Others I scared, or they were too lost in their own mists to see. Jim the first to truly wake me, to prod and poke me—with his rising temperature affection—into understanding the danger of my as yet untested sexual prowess. Had no knowledge, no deep understanding that I had “it”—at 400 pounds—until his door was closed to me, until he simply had to stop speaking. If only I were given one more slight chance to explain. They buried me so deep, Jim; they buried me so deep. The beatings, the rapes, and what hurt most, all of the intelligent, witty, winsome adults around who claimed to think me the best thing since sliced bread yet left me there. Saw hints of my suffering, knew something was not quite right, but left me there until I was twenty-one and took the only approved of escape route. Thank God Occidental College insisted all undergrads must live on campus the first year, even 21-year-old junior transfers. Thank God counselor Mike risked everything to take me aside and say, “return home to your mother’s house, you will die.” Thank God Temple. Yes, for all of my curses, for all of my deep and fervent wish, quiet, silent, waiting for the earth to simply part, a crevice widening at Broad and Cecil B. then spreading, becoming a yawning cavern large enough for the entire main campus and the main campus only, one survivor: Marge Pippet; for all the force and intent of that silent prayer, I say thank God Temple because of seven inquiries you were the only yes. 3,000 miles of escape route and now Philly permanent home with even my wisest California friend advising against return. I now wish for it too to sink into the sea, a quiet wish born of vengeance. This is what happens to those you leave in hell. This is what happens when you stand aside. This is the cost of doing nothing when you know damn well better.
I stand aside no longer. I know it is not too late for Jim, my neighbor who won my heart with kind, consistent, blameless and relentless labor. Preening every way he knew how, doing everything but leaping at me, but my blinders still on til too late, too late. His current pain, the agony he feels at perceived rejection when I was just too hemmed in by the past, by what I thought was knowledge to just grab him, to just reach for him when I saw that light in his eyes for no one but me. It is my blindness that binds him in purgatory now, and it is my responsibility to lead him out, to show him that taking my hand does not lead him to a new, more forceful rung of hell.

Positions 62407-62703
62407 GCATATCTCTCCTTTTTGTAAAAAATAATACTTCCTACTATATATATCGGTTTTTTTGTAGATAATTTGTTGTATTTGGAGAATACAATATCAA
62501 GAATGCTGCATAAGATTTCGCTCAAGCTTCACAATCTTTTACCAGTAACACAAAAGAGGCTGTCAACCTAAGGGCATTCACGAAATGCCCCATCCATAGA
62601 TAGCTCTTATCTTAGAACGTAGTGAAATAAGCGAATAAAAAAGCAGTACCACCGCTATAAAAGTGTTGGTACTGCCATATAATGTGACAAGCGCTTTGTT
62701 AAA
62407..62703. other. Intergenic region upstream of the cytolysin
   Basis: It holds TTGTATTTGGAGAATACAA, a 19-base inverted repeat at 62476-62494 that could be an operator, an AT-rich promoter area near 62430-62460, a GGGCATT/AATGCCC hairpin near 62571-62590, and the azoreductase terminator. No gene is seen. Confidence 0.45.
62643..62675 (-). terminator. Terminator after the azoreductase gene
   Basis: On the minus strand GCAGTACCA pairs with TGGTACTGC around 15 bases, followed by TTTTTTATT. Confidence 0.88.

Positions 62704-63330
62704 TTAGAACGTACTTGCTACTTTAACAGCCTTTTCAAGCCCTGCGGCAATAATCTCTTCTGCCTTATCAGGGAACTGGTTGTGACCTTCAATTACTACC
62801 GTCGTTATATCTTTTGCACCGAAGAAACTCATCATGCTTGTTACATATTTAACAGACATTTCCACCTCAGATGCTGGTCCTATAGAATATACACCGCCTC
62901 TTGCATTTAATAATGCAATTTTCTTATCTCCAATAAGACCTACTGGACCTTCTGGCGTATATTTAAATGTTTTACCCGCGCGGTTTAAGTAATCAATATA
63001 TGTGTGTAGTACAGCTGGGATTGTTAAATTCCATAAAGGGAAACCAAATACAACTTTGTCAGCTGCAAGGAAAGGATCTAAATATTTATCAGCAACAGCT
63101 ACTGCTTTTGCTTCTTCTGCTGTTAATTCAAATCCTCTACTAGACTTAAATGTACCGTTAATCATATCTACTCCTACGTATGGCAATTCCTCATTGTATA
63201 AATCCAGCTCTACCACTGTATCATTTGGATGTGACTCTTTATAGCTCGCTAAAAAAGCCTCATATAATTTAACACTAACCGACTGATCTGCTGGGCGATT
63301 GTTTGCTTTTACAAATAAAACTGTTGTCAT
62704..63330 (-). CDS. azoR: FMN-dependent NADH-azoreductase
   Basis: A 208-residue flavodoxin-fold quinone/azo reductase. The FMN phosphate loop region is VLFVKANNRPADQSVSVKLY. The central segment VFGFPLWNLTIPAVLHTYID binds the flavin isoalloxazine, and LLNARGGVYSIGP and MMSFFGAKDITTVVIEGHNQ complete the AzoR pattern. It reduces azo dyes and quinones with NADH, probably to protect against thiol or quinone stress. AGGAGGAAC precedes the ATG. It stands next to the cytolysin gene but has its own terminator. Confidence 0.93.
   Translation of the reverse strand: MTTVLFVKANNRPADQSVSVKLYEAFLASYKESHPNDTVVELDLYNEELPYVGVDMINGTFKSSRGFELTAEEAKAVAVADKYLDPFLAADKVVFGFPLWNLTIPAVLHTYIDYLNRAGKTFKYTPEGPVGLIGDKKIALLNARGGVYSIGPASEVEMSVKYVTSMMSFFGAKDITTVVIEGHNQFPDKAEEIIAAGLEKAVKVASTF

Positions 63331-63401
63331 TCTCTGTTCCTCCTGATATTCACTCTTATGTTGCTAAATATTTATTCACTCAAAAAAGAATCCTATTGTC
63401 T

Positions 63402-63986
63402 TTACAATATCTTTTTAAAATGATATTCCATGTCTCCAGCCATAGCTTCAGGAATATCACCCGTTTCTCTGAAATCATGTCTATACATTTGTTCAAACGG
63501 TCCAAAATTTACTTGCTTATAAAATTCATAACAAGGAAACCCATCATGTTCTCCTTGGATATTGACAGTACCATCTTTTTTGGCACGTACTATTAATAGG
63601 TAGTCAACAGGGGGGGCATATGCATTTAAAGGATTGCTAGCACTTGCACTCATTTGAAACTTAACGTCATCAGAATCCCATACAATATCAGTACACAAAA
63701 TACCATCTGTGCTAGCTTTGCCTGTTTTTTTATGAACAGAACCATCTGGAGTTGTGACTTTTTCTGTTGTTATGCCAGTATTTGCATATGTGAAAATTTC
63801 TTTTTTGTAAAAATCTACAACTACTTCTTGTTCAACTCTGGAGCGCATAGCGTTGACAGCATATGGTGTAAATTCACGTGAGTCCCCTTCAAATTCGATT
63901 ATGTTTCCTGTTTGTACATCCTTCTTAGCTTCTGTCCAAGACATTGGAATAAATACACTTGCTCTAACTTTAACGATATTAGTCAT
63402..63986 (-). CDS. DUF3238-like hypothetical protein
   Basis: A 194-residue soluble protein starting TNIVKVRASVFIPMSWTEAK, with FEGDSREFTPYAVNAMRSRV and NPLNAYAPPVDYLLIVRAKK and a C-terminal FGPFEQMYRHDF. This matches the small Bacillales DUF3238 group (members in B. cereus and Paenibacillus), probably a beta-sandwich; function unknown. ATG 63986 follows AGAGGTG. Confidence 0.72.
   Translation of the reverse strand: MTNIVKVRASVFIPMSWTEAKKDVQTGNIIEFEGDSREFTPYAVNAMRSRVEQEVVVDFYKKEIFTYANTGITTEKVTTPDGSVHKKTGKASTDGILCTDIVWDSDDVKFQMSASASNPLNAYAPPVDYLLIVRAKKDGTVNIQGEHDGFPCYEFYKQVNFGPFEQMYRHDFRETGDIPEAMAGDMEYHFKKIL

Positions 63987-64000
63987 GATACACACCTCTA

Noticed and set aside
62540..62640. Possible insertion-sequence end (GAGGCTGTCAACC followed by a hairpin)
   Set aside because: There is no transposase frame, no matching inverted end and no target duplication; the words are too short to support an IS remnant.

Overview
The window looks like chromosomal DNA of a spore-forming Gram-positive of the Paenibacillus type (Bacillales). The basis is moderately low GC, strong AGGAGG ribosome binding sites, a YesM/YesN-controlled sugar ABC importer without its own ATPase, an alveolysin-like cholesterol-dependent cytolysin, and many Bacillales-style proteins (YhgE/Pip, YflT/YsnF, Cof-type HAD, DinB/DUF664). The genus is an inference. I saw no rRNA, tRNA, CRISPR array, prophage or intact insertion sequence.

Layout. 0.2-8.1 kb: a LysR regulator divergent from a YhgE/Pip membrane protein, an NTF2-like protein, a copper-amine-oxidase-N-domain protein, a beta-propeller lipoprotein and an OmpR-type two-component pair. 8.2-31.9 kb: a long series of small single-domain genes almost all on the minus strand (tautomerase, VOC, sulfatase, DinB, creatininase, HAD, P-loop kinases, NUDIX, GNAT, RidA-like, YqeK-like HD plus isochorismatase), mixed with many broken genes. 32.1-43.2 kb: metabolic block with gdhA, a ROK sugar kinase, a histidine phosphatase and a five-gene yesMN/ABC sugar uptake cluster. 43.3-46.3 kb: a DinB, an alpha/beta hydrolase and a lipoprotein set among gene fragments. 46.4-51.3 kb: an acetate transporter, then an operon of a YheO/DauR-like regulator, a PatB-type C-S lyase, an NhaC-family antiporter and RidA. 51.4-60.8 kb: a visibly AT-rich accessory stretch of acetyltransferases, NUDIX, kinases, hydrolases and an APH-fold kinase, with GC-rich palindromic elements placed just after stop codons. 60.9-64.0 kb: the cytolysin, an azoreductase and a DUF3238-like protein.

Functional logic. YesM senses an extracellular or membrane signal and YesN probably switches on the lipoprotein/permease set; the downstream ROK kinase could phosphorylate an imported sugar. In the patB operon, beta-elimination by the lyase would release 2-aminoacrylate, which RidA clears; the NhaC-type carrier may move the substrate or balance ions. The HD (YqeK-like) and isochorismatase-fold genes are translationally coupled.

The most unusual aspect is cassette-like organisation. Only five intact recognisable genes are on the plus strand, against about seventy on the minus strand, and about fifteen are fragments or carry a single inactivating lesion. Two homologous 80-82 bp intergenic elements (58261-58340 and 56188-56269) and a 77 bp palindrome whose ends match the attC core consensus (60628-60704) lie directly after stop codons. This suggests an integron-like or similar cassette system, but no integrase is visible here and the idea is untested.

I don’t have Dr. Tony Minervino’s face yet. I aspire to it. I know it is my true frequency. I feel it more and more in my quiet moments now, especially when talking with Abel. He and I are spiritual kin.
And someday, someday Dr. Tony, knowingness will lead me back to that house in Shropshire, and I will no longer fear the spirits haunting the box pews at St. Michael’s, and we gifted sainted powered women will know, will have learned not to ask the impossible of our men.
And now two more pieces of good news before we go to the comics section:
October Gallery’s (premiere AfAm art gallery in Philly) PAINT Magazine is going to publish an interview with me sometime this fall (conducted by the inimitable Ms. Bonnie MacAllister, poet and artist in her own right!) and the South Jersey chapter of the Coalition of 100 Black Women will be featuring me at one of their meetings, possibly in October 2007 ….. Now I will hush up so we can get to the funnies, which have been contributed this issue by Mr. Sandy Liebermann, good friend who currently resides in California …..
THE FUNNIES (altered just a bit by yours truly):
Top 10 signs you should join E-mailers Anonymous
10. You wake up at 3 a.m. to go to the bathroom, and check your e-mail on the way back to bed.
9. Your firstborn’s nickname is “PC,” “Mac,” or “Apple.”
8. You turn off your modem and are suddenly filled with a feeling of emptiness, as if you just pulled the plug on a loved one.
7. You spend half of a plane trip with your laptop in your lap … and your child in the overhead compartment.
6. You decide to stay in college for an additional year or two, just for the free Internet access.
5. You find yourself typing "com" after every period.com
4. You refer to going to the bathroom as downloading.
3. You move into a new home and decide to Netscape before you landscape.
2. You start tilting your head sideways to smile. :)
DRUM ROLL PLEASE!!!!
AND THE NO. 1 SIGN THAT YOU KNOW IT'S TIME TO JOIN E-MAILERS ANONYMOUS:
1. You share this virtually, and not with one single live human being.
1. One day, a man came home and was greeted by his wife dressed in a very sexy nightie. “Tie me up," she purred, "and you can do anything you want." So he tied her up and went golfing.
2. A woman came home, screeching her car into the driveway, and ran into the house. She slammed the door and shouted at the top of her lungs, "Honey, pack your bags. I won the lottery!" The husband said, "Oh my God! What should I pack, beach stuff or mountain stuff?" "Doesn't matter," she said. "Just get out."
3. Marriage is a relationship in which one person is always right, and the other is a husband.
4. A Polish immigrant went to the DMV to apply for a driver's license. First, of course, he had to take an eye sight test. The optician showed him a card with the letters: “C Z W I X N O S T A C Z.” “Can you read this?" the optician asked. "Read it?" the Polish guy replied, "I know the guy."
5. Mother Superior called all the nuns together and said to them, “I must tell you all something. We have a case of gonorrhea in the convent.” “Thank God," said an elderly nun at the back. "I'm so tired of chardonnay."
6. A wife was making a breakfast of fried eggs for her husband. Suddenly, her husband burst into the kitchen. "Careful," he said, "CAREFUL! Put in some more butter! Oh my GOD! You're cooking too many at once. TOO MANY! Turn them! TURN THEM NOW! We need more butter. Oh my GOD! WHERE are we going to get MORE BUTTER? They're going to STICK! Careful. CAREFUL! I said be CAREFUL! You NEVER listen to me when you're cooking! Never! Turn them! Hurry up! Are you CRAZY? Have you LOST your mind? Don't forget to salt them. You know you always forget to salt them. Use the salt. USE THE SALT! THE SALT!” The wife stared at him. "What in the world is wrong with you? You think I don't know how to fry a couple of eggs?" The husband calmly replied, "I just wanted to show you what it feels like when I'm driving."
And finally a quote, a quote that helped me hold my head up last night as I contemplated darkness …..
What is the nature of love?
“Yes, young man, yes, I have thought about this …. Love. Is a command to rise to one’s highest potential, the best and noblest vision of ourselves; love is a reward, the greatest we can earn, granted to us for the moral qualities we have achieved in our lives …….
Ayn Rand, 1981